January 24, 2007

How much Tescofication are you willing to take?

Go on, you know you’re feeling guilty. Every time you go under the strip lighting there’s a tug on your moral conscience. You’re screwing with African farmers, filling the ozone layer with food miles and making small businesses go bust.

And yet you can’t stop yourself.

Don’t worry, neither can I. Our society’s changed so that convenience matters more to us than conscientiousness.

The supermarkets even bitch about each other. Sainsbury’s reckon their rivals Tesco will have 43% of the market by 2010, and that something should be done to stop them. They don’t mention the fact that, while smaller, they are as guilty as anyone else.

Only around 15% of the cost of a loaf of bread goes back to the farmer who grew the wheat. It’s about 30% for eggs and 40% for carrots. Few goods offer more than half of their store price to the producer.

Dairy farmers have been particularly badly hit. In 1995 they got around 59% of the retail price of milk. Today it’s just 35%. The supermarket’s share has risen from 3% to 30%. So it’s pretty clear who’s winning that battle1.

And there’s been a double-whammy for farmers. Because while most products have seen inflation of 48% since 1990, food prices have risen just 27%. It means farmers’ incomes have been plummeting in relation to everyone else’s.

So at what point do we stop praising the international success of a British business and start telling them to get their house in order? Do we expect them to start closing stores? Would a greater variety of supermarket owners make any difference to producers? Are we happy with the inevitable situation where there are only four or five food retailers in the UK?

I spoke to a greengrocer today who was annoyed not just with Tesco’s attitude to producers and small rivals, but with the people who accept it and only shop there. He works alone, in the cold, for ten hours a day, starting very early. He pours blood, sweat and tears into his job.

Is it about time Tesco and others started being put under the same pressure as him by consumers and government? Or are we happy with the convenient monopoly which makes life easy for the big supermarkets?

1. National Farmers’ Union figures


- 2 comments by 1 or more people Not publicly viewable

  1. Lee Davis

    100% markup is fairly standard with most products at every stage in the supply chain so it is hardly surprising that farmers get only a fraction of the cost of a loaf as the raw material goes through 2 further processors (flour mills and Bakers) both of which will add their markup on both raw materials and their processing costs.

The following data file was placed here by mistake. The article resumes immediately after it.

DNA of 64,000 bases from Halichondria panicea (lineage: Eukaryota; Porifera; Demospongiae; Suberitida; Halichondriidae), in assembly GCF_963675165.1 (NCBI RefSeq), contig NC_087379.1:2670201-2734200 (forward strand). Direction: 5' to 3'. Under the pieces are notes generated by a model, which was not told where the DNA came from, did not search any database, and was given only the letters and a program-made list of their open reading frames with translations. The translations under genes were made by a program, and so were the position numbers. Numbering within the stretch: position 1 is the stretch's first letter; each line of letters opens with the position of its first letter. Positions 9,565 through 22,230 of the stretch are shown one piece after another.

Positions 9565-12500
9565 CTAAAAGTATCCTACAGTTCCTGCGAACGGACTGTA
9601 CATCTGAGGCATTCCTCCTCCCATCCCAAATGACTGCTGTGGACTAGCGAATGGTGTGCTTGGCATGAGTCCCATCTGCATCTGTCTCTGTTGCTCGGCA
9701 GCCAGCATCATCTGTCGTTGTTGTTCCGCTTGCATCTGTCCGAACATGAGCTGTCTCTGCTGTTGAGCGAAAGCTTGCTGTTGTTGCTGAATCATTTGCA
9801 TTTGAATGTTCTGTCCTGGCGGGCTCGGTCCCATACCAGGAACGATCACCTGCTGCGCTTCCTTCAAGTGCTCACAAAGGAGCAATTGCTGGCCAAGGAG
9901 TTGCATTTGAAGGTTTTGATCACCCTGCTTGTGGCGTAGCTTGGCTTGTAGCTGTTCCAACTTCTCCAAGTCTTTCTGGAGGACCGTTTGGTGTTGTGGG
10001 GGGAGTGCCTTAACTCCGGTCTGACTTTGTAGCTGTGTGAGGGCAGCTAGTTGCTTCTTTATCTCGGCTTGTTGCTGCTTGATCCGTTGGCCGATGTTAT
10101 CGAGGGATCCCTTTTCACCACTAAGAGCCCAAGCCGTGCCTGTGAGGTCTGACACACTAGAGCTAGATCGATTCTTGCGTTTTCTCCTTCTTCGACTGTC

As for the convenience thing I just buy everything at Tesco because I hate shopping, can get everything I need in one go, even though I know I could even save money by shopping around and supporting local traders, however as a single person the extra time spent doing so is just not worth the savings.

    24 Jan 2007, 19:48

  2. Bosa

    If parties are capable of making a living selling milk at 35% of the retail price, why is that any less ‘correct’ than 59% of the retail price? It’s not clear to me why consumers should feel an obligation to maintain the incomes of the particular farmers who were supplying at the higher price. How can we be sure that the prevailing price and quantity of milk suppliers 5 years ago was optimal for society as compared to today?

    It’s not enough to describe how the welfare of various parties has changed over time – one must outline why their welfare of those farmers takes precedence over the preference of the significantly larger body of consumers who’re making their preferences known each time they whip out their wallet. Businesses can never be rewarded on the basis of blood, sweat and tears. You’re got to have a willing market. The supermarkets aren’t prospering purely because they have more market power – their market power is partially a function of the decisions made by consumers in the past; a past when they weren’t as dominant, and small independents were better able to compete (assuming they met consumer demands).

    It’s at this point people talk about how consumers are misguided. Supermarkets may be more convenient, may offer more choice and may be cheaper, but they’re no match for the quality of the small independent producers. Perhaps. But A being better, doesn’t mean B is crap. A BMW is better than a Rover, but we wouldn’t slag off the Rover driver who wants to spend his spare money and time elsewhere. There are tradeoffs to be made here. When I was a student (and even now), buying the best quality food just isn’t prudent – particularly when Tesco isn’t leaving me malnourished.

    I’m not considering arguments about supermarkets abusing their power in the future; purely the claim that the plight of suppliers and farmers is in itself cause for taking action.

    24 Jan 2007, 21:35


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